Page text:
Garcia then filed a second motion to reopen seeking to apply for asylum and withholding of removal based on changed country conditions in Mexico. Garcia stated that he was recently diagnosed with HIV and was receiving antiviral treatment. He argued that country conditions and his own personal circumstances had changed since 2007 and that because of his diagnosis, he would be perceived as a member of the LGBT community and would accordingly face a substantial risk of persecution and/or torture on account of his membership in the particular social groups of: (1) “[h]omosexuals in Mexico (imputed)”; (2) “[i]ndividuals in Mexico who are HIV positive”; and (3) “HIV positive men in Mexico.” The BIA denied the motion. The BIA concluded that the motion to reopen was untimely and that the evidence Garcia submitted failed to demonstrate the kind of materially changed country conditions that would warrant an exception to the time limit for motions to reopen. Rather, the submitted documents showed the “continuation of the same or similar conditions or circumstances” as those existing at the time of Garcia's removal hearing in 2007. The BIA further determined that Garcia had “not made a prima facie showing that he will suffer mistreatment amounting to persecution in Mexico on account of a protected ground so as to make him eligible for asylum or withholding of removal” and that he had “not made a prima facie showing that he will more likely than not be tortured by, at the instigation of, or with consent or acquiescence of” the Mexican government.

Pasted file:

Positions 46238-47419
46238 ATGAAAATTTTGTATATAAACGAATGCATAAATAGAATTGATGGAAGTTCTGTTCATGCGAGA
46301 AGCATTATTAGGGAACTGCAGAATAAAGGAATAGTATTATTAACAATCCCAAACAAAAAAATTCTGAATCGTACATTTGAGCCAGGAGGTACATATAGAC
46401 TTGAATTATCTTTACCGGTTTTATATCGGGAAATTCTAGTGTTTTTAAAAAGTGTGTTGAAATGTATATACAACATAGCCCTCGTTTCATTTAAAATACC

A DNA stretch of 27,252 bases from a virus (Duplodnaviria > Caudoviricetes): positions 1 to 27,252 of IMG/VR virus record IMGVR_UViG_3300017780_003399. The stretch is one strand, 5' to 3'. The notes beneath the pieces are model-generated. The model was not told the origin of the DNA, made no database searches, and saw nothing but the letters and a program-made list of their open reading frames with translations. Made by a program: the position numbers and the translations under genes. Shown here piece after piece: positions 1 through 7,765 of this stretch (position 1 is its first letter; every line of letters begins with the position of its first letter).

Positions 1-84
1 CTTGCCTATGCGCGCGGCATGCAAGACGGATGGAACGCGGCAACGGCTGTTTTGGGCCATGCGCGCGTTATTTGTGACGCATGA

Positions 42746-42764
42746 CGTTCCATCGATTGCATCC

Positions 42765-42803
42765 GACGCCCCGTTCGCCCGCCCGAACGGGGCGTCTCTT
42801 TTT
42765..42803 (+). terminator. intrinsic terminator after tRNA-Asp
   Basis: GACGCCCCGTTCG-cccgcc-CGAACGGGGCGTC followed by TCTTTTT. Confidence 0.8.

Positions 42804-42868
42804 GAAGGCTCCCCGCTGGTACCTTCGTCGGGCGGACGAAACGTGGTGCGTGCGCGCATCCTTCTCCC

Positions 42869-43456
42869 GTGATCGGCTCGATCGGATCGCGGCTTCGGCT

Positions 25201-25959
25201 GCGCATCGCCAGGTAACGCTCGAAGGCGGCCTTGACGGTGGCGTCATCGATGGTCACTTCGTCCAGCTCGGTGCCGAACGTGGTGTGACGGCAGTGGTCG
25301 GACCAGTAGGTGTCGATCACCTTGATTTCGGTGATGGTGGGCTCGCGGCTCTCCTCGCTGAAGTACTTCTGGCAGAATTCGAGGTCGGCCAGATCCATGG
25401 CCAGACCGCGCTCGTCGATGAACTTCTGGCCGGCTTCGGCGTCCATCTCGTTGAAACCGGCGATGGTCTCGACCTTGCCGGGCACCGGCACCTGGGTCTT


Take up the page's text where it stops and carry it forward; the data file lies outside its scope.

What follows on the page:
Garcia now challenges both denials.


Generally, we review only the BIA's decision, “unless the IJ's decision has some impact on the BIA's decision.” Wang v. Holder, 569 F.3d 531, 536 (5th Cir. 2009). Here, neither BIA decision referenced the IJ's decision. We review the denial of a motion to reopen “under a highly deferential abuse-of-discretion standard.” Fuentes-Pena v. Barr, 917 F.3d 827, 829 (5th Cir. 2019). “However, we review the legal conclusions underlying that decision de novo and the factual findings for substantial evidence, reversing when the record compels a different finding.” Inestroza-Antonelli v. Barr, 954 F.3d 813, 815 (5th Cir. 2020) (citing Fuentes-Pena, 917 F.3d at 829).